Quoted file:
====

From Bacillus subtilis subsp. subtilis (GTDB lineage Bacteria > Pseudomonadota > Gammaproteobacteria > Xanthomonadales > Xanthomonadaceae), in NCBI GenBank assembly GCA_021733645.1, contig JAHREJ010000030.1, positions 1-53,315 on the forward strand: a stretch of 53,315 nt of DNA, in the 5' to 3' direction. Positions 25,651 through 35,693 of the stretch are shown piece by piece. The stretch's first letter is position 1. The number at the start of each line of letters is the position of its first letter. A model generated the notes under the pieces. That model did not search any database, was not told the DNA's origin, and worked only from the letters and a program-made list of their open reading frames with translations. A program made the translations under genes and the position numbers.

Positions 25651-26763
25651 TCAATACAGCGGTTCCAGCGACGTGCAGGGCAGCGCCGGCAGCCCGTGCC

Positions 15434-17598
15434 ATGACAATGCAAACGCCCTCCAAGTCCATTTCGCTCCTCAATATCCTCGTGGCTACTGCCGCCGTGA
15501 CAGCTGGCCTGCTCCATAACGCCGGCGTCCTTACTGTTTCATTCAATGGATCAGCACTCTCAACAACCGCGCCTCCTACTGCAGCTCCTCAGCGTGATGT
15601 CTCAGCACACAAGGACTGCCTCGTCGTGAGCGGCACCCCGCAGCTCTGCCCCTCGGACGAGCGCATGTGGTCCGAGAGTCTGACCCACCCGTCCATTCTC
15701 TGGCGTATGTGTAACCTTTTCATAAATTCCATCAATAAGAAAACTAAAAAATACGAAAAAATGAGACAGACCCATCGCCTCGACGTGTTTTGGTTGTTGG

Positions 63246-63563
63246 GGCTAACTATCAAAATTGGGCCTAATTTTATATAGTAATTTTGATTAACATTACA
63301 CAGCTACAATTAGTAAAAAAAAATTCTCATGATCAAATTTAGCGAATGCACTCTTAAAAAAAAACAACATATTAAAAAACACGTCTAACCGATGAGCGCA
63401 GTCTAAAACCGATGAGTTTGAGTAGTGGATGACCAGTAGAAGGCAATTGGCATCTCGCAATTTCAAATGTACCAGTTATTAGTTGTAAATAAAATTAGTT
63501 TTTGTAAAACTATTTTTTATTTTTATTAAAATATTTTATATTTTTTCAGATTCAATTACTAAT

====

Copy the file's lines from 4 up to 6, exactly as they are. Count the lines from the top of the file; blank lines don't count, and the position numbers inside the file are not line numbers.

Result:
Positions 15434-17598
15434 ATGACAATGCAAACGCCCTCCAAGTCCATTTCGCTCCTCAATATCCTCGTGGCTACTGCCGCCGTGA
15501 CAGCTGGCCTGCTCCATAACGCCGGCGTCCTTACTGTTTCATTCAATGGATCAGCACTCTCAACAACCGCGCCTCCTACTGCAGCTCCTCAGCGTGATGT